Paid digital ads have always been fun for me. You create ads, see results, make adjustments, improve those results, and repeat that cycle until something really works for you. Even at that point, you’ll need to keep adjusting. It’s great to be able to have such control over how you’re appearing in search, and ultimately make yourself (or a client) money from these ads.
A little while ago I was working on an AdWords account that had become stagnant from a conversion perspective. Clicks were still coming in and CTR was good, but people weren’t filling out forms, purchasing products, or calling my client. There are many adjustments you can make when this is happening, but if your account has been refined time and time again, you’re due for some creativity.
In the past I had read about landing page tests, and the concept intrigued me. It was time to give it a try.
The possibilities are endless when structuring your landing page(s). My biggest thought when I went to test was: “How can I make the most of every dollar we’re spending with this account.’” Instead of building a landing page just to improve quality score (relevancy metric from Google that influences how much you pay and where you appear), why not make one that gives the users 2 simple options:
- Fill out the form
- Don’t fill out the form
The above concept could apply to a product (purchase or don’t), making a phone call, but for this case we’re going to stick to the form.
So the basic structure of my landing page was to keep the base look of the website I was working with, eliminate the navigation, provide an eye grabbing image with a relevant headline, and content to assist the user. I figured if the content was relevant and the information the user was looking for was supplied, they should be inclined to utilize the form that is presented to them.
I’m happy to report that the implemented structure worked! Conversions more than tripled for a period of time, and the majority of the form completions were quality leads. Aside from that major potential benefit, there are a few others as well.
For SEO and paid ad purposes, we can better understand the content that speaks to users, how users respond to certain pages, and how they flow through the page. This can be tested in so many ways, and you can gather great data for future campaigns.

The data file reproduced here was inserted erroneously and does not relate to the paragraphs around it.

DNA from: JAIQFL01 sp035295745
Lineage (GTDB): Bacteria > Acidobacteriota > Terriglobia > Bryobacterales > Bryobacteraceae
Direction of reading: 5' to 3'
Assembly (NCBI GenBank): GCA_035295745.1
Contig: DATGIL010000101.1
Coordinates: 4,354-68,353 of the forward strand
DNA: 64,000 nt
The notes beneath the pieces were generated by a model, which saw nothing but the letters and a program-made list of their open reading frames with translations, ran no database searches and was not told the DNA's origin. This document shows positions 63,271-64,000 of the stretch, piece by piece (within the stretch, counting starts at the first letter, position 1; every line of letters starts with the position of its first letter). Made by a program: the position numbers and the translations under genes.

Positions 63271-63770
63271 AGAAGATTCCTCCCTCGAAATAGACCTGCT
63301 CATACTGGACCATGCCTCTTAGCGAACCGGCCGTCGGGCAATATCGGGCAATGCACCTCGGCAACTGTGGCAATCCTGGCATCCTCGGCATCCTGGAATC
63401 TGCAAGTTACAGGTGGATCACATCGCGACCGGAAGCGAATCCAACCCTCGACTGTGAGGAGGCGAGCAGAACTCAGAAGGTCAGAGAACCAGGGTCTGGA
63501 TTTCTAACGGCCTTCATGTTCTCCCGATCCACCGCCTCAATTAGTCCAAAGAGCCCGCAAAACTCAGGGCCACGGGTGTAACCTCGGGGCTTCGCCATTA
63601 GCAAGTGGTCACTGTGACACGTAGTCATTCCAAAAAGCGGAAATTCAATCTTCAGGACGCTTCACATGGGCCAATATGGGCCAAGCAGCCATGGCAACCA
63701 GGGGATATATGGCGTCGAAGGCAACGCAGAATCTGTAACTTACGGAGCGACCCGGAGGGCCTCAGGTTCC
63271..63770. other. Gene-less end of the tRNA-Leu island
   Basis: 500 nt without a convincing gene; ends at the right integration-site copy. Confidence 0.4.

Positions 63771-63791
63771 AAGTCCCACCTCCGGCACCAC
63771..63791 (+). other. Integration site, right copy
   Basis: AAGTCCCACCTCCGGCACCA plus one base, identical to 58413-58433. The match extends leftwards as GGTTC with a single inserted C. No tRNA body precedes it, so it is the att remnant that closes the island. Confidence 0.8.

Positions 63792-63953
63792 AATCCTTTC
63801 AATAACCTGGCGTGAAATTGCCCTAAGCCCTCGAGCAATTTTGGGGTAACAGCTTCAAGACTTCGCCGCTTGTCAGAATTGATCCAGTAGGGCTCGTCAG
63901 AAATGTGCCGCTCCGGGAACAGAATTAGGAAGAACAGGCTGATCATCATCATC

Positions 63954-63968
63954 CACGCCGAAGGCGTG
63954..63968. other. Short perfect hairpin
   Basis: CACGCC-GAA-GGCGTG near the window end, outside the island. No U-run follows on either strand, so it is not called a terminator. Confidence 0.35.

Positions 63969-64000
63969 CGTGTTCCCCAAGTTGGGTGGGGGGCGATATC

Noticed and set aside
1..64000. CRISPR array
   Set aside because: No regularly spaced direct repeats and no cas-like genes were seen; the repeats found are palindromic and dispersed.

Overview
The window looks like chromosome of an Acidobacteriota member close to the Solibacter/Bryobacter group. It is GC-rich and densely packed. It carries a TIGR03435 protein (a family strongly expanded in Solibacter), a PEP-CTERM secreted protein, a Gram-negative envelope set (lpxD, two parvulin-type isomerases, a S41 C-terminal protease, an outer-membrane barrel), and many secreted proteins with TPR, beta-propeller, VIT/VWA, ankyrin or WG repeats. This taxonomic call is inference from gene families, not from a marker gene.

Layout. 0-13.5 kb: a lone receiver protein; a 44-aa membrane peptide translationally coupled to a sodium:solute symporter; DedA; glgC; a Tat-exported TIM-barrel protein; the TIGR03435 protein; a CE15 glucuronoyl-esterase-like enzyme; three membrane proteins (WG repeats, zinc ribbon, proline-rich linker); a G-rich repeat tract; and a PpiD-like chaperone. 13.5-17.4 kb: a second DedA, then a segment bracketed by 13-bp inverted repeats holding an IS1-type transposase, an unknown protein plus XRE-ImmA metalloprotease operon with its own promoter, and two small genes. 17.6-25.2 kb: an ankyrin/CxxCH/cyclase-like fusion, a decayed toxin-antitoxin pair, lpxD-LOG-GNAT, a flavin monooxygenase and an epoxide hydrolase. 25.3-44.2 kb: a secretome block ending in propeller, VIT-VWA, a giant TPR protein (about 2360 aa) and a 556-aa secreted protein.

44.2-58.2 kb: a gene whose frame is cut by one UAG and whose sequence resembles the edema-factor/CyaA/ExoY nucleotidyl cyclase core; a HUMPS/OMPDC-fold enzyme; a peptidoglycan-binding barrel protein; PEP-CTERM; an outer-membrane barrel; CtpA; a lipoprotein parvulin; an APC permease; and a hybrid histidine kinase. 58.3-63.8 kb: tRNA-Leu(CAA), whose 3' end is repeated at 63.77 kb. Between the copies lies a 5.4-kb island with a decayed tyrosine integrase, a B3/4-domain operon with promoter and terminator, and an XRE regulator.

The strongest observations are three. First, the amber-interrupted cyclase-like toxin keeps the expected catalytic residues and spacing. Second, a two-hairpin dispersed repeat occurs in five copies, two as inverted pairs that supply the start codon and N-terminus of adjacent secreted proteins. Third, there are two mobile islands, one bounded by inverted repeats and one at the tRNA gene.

When the results of the initial landing page started tapering off, that caused me to develop some additional landing pages. I wanted to include one with navigation, one with an adjusted content layout, one with a sticky form, one with a different URL, etc. The list could go on. Essentially, you have the opportunity to test how you’d like certain aspects of your page to be and how the user will respond to it. You’ll find what your audience likes best, and from an SEO standpoint you can take what you’ve learned to build out the perfect landing pages for each product or service on your website.
If you are creating test landing pages for AdWords, be sure to add them to your robots.txt file and noindex them! If you do not, your website will have various pages targeting the same thing, which will dilute the value of your strongest page, create duplicate content, and ultimately hurt your overall ranking potential.
I would also recommend regularly testing forms, the purchase process, or any other functionality on your landing page. Usually they are not part of your primary website (linked to in the navigation or accessible from other pages) so there are potential issues with functionality.
Go make a landing page
Have some fun with it! This is a great way to throw a curveball at a strategy that isn’t working, or could be improved. Throughout the process, you may identify some other tests you’d like to run, weak points in your paid campaign, or maybe even your SEO campaign.
If you’ve had experience doing this or have any questions, I’d love to connect with you in the comments. Thank you for reading!
Also, check out this great article about the use of visuals to create landing pages that convert